Tag s | Indie Publishing

Switching or Grinding Gears?

Each year in the U.S. more titles are published indie/self-pub than by all traditional publishers combined.

Some authors publish only indie or traditional, but some entrepreneurial folks are known as “hybrid” and use whatever model works best for the situation at the moment. Many clients of the Steve Laube Agency are hybrid authors and it works just fine.

There are some things you do for an indie book you won’t do for traditional publishers. Knowing when to switch your thinking and approach is important. If you cannot switch your approach to accommodate traditional publishers, you will attempt to exert control over things that you can’t control and it will not be a fulfilling experience for you.

A hybrid author is similar to a person who is self-employed but also holds a job with a “traditional” company.

A self-employed person would split their time being self-driven, decision-making, buck-stops-here, trail-blazing, everything depends on them and a person who knows how to be a team player.

If you are indie-published and eventually seek to be a hybrid author, here are some things you need to change when working with a traditional book publishing.

“The manuscript is finished” – the publisher will be thankful for this and tell you. Then they will gather their editorial staff and have you make so many changes that you wonder if they really understood that you gave them a “finished manuscript.” No manuscript is ever truly finished. (evil laugh)

“I have a final cover already designed” – You might have some ideas, but hold them lightly in your hand. If you tell the publisher you have a cover already done for the book, they will politely thank you and maybe even agree to take a look, but publishers are thinking more about what their retail customers are thinking, not what the author likes. Covers need to be fluid and adaptable for the marketplace.

“It’s a 200-page book” – For indie publishing, page count is important because the price you pay for printing is based on the number of pages. Publishers might turn it into a 150 or 300-page book depending on how they see the content, interior structure and desired retail price.  Use word-counts instead when communicating length.

“I will send out a press release as part of the marketing” – Take a deep breath and have a nice conversation with the publisher to determine what they will do to promote your book and what you should do. It won’t all fall on you. Think as a team player.

“I would like this to release next month” – There will be no initial response from the publisher, but behind the scenes, the agent or acquisitions editor will be questioned by a person in management to find out who gave the impression to the author that the 12-24 month timeframe needed to publish a book effectively was no longer in effect. After that happens, you will get a call from someone apologizing for not making it clearer that traditional publishers are a little different than the indie process. Publishing a book well is more than getting it printed and placed at an online retailer.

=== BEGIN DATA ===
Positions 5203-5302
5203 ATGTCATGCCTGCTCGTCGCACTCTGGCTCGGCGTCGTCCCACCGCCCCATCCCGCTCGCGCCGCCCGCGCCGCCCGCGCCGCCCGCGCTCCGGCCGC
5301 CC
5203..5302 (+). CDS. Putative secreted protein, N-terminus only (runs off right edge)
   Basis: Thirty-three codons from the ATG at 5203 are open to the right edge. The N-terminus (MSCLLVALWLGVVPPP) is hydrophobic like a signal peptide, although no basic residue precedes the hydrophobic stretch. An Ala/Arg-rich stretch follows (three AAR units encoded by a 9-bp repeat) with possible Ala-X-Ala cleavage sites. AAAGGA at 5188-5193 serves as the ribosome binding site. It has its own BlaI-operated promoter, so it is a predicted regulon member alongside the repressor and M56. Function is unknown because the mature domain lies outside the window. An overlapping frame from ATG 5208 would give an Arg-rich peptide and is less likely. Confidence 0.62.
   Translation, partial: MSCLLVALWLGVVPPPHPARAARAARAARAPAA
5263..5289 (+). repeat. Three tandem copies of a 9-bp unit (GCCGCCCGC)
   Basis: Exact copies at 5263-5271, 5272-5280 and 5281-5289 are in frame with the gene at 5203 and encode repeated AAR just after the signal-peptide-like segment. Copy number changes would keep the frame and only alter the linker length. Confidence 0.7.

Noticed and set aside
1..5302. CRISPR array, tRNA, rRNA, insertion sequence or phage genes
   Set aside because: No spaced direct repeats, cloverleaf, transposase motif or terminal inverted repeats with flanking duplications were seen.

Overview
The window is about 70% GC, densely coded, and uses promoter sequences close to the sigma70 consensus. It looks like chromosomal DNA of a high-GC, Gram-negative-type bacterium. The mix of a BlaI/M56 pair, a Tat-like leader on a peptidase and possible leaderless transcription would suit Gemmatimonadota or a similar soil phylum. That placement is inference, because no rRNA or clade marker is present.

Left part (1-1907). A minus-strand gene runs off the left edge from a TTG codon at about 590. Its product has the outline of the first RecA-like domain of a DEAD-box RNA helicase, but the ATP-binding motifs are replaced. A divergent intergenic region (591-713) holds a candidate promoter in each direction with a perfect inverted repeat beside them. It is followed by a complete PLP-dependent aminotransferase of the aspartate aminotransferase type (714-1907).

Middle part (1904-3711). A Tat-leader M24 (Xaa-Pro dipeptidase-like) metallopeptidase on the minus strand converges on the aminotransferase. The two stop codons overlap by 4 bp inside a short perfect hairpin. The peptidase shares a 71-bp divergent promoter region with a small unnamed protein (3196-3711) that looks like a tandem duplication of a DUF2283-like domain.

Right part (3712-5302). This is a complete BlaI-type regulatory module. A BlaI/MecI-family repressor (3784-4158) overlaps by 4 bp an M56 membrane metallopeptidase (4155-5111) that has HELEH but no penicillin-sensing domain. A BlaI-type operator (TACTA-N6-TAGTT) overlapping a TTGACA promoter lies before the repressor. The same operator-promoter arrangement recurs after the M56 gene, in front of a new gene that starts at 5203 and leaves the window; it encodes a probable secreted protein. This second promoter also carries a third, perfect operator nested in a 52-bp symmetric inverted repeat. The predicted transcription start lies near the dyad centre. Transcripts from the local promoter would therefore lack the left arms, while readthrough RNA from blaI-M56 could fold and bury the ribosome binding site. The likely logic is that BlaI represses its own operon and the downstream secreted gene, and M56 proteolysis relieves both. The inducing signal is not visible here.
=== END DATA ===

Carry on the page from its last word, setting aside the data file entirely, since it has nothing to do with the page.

“The price is $12.99” – You can’t dictate retail prices to a publisher. Well, I suppose you can, but it is a waste of your time. So many factors go into pricing that you can save yourself some work by just forgetting about it and let the publisher do their job.

“I’d like to give away the eBook for free” – Umm…no. Publisher will want to recoup the money they paid you. Accountants don’t consider “units” as currency and besides, they can’t pay bills with units.  So, while a publisher will want to use special eBook pricing for promotion once in a while, they will set the highest reasonable price they can for your book so they can earn back their investment.

“I gave away 50,000 copies of my previous book as a free download” – see above answer. This is not as positive as you think it is. Free is OK if it leads to increased paid sales. If not, you just gave away the store for no reason at all. Traditional publishers do not like to give things away for no reason.

“This is my book” – yes it is, but you just entered into a partnership and in exchange for someone else taking financial risk, you need to move to a cooperative state of mind.

Self-publishing is singles tennis. Everything depends on you.

Traditional publishing is doubles tennis. You succeed when you and your teammate succeed.

When you maintain that balance…game, set, match.


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